Is the CPU actually improved, or is it simply a clock bump? Don't get me wrong, Atom as it stands in the ULV market sucks...but other than graphics being appreciably better, Brazos frankly is a donkey turd as well. I don't need screaming power...but when the most basic ULV full up Intel CPU can manage something like 2-2.5x the computer power, at barely higher clocks something is wrong with Atoms and Brazos.

Maybe next years Atom on 22nm and an out of order ability will finally deliver something super low power AND with resonable compute ability.
cornelius1729 6th June 2012, 14:02 Quote
I'm quite tempted by one of these for an HTPC. It should playback 1080P video with ease, and the low power draw means you can have it on all the time.
schmidtbag 6th June 2012, 14:40 Quote
Quote:
Originally Posted by azazel1024
Is the CPU actually improved, or is it simply a clock bump? Don't get me wrong, Atom as it stands in the ULV market sucks...but other than graphics being appreciably better, Brazos frankly is a donkey turd as well. I don't need screaming power...but when the most basic ULV full up Intel CPU can manage something like 2-2.5x the computer power, at barely higher clocks something is wrong with Atoms and Brazos.

Maybe next years Atom on 22nm and an out of order ability will finally deliver something super low power AND with resonable compute ability.

Not sure what you run but for almost 2 years straight I used a 900MHz Celeron with i945 graphics, and those weren't the bottleneck (although the GPU couldn't handle fullscreen flash videos perfectly). I'd still use the system if I weren't given something that was better.


At this point I forget which was worse - the original Brazos or Zacate. But whichever was the better one was a pretty decent CPU. However, ARM is generally a better choice no matter which company you look at.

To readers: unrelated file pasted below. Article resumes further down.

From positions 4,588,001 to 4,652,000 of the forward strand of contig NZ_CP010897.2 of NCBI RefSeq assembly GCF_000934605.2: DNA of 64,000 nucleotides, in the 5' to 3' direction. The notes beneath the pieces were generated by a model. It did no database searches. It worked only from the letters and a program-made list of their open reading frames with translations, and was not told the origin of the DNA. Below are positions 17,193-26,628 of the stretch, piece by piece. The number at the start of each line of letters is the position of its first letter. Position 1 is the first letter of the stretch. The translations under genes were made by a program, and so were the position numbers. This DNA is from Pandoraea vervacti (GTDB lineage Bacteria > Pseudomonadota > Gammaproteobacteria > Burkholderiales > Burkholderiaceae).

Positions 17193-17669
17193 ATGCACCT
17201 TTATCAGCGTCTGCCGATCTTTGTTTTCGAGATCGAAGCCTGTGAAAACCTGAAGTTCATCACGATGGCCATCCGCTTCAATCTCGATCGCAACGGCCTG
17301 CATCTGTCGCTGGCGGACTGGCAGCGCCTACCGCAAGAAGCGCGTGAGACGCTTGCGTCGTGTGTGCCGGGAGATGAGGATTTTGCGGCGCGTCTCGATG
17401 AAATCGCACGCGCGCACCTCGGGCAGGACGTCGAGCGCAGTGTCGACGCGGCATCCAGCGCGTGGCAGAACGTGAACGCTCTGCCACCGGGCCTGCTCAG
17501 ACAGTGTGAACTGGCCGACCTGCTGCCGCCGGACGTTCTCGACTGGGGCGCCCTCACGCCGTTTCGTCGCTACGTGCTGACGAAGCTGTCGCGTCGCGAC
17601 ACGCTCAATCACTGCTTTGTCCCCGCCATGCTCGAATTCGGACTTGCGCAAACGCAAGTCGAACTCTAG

p3n 6th June 2012, 19:05 Quote
Better than Celeron worst marketing claim ever?
maverik-sg1 7th June 2012, 20:18 Quote
I am a massive fan of the Brazo's chips, I think they tick all the right boxes for it's target market and this new revision will only cement their position for that....... some peopel here appear to of had a bad experience or have taken an oppositie position to me - but my experience in a HTPC has been nothing short of delightful, blu-ray, HD playback even some games and multi tasking, it's always punched above my personal expectations, with low enough, price, noise, heat and power consumption.

With the Piledriver based cores I don't get it - the last time I tried to make sense of AMD's definition of Dual core or quad core what I was actually hearing was they are like highly optimised single or dual cores blended with a co-processor.

So whilst the the core count may in fact be 2 or 4 they are 1 or 2x x86 cores and 1 or 2 hybrid cores....... thats not to say the architecture is not only innovative but also a viable future of core design, but it does make the labelling and comparison against Intel cpu's a little difficult.

I'd like to see a win7 versus win8 performance comparison on any/all piledriver based cores...